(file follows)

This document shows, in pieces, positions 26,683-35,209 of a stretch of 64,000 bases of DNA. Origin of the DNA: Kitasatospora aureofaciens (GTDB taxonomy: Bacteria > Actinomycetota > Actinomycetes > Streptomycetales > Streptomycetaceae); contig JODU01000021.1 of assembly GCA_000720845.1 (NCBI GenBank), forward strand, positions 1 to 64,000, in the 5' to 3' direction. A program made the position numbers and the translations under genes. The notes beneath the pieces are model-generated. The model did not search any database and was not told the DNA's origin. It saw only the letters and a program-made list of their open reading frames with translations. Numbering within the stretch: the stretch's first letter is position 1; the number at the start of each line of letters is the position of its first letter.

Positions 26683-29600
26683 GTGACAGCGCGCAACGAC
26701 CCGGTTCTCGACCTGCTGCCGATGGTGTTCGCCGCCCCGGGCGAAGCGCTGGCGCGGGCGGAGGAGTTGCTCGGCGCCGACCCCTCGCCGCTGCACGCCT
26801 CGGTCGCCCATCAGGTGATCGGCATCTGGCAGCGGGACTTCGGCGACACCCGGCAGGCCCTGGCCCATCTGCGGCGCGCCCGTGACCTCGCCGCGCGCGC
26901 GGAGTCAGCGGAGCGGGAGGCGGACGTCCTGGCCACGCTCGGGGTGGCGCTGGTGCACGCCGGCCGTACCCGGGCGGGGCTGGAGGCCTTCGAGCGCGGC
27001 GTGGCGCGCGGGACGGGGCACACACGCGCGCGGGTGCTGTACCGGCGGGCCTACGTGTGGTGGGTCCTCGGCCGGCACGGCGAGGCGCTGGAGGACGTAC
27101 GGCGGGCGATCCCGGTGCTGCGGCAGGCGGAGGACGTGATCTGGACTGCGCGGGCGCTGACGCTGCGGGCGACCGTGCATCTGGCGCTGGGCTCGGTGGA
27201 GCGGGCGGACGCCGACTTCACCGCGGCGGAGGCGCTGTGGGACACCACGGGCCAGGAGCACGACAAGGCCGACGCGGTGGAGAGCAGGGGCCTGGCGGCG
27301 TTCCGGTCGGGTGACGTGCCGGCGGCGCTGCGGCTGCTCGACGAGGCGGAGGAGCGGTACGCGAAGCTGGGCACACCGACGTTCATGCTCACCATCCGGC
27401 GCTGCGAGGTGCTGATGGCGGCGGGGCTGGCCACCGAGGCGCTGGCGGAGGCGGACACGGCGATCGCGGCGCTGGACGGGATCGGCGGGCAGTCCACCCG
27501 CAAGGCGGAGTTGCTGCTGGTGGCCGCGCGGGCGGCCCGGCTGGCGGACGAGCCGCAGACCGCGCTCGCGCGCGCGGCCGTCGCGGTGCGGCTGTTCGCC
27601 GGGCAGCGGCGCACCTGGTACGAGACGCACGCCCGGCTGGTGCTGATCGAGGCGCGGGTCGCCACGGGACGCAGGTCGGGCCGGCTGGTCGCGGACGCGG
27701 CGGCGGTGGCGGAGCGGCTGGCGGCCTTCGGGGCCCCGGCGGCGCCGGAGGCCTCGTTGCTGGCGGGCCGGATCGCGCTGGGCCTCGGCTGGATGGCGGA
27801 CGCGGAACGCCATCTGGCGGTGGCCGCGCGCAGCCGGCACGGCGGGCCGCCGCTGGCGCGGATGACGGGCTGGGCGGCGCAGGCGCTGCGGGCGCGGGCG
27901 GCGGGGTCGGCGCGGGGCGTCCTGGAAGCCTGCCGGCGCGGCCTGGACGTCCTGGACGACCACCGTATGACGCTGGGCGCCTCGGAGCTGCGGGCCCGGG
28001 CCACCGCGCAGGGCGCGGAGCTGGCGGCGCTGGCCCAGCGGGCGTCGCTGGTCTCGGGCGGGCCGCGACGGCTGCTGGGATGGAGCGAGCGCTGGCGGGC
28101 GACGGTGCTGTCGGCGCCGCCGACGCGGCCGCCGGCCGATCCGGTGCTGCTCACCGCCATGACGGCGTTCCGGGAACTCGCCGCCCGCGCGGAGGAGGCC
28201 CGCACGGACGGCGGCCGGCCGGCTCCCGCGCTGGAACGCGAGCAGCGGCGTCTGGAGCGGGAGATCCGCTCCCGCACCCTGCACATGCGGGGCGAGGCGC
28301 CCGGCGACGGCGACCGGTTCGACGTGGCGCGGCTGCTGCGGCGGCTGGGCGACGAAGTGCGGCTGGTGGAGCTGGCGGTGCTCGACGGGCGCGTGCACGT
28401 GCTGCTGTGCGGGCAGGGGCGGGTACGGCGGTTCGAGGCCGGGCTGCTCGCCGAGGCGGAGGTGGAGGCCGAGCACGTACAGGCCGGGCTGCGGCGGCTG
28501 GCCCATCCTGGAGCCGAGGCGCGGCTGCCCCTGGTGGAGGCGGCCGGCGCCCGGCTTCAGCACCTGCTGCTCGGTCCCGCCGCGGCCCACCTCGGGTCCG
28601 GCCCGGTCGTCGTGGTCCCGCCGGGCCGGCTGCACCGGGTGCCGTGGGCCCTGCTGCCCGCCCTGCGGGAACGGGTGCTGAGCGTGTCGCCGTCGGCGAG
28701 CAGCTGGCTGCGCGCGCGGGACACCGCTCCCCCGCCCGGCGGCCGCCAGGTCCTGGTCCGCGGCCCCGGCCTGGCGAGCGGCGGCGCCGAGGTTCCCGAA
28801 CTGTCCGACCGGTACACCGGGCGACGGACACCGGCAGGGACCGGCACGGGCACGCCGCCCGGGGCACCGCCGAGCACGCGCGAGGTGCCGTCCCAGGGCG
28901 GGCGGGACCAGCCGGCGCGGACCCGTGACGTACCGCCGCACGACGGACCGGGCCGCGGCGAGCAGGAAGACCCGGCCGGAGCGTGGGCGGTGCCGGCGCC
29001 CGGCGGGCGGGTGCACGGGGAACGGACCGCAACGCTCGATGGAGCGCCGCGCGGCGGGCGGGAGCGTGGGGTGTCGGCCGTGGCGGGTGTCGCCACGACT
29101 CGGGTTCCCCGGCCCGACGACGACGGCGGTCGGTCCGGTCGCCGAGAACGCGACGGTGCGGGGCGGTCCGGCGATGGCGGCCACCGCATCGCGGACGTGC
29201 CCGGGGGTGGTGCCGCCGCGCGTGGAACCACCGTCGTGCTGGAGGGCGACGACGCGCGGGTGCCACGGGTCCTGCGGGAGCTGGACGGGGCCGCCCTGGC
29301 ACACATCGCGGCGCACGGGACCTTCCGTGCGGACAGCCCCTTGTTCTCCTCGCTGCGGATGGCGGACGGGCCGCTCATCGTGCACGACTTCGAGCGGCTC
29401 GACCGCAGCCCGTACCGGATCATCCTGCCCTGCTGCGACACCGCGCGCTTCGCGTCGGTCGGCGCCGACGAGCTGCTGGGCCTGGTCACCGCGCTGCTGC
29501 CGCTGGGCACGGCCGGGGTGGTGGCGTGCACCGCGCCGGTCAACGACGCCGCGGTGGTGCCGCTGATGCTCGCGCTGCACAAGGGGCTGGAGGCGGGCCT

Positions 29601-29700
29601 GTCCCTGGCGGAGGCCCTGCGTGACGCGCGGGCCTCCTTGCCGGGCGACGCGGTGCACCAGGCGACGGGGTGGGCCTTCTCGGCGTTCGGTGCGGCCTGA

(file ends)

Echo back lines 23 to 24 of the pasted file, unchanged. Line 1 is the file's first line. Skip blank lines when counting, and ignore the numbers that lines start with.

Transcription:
28601 GCCCGGTCGTCGTGGTCCCGCCGGGCCGGCTGCACCGGGTGCCGTGGGCCCTGCTGCCCGCCCTGCGGGAACGGGTGCTGAGCGTGTCGCCGTCGGCGAG
28701 CAGCTGGCTGCGCGCGCGGGACACCGCTCCCCCGCCCGGCGGCCGCCAGGTCCTGGTCCGCGGCCCCGGCCTGGCGAGCGGCGGCGCCGAGGTTCCCGAA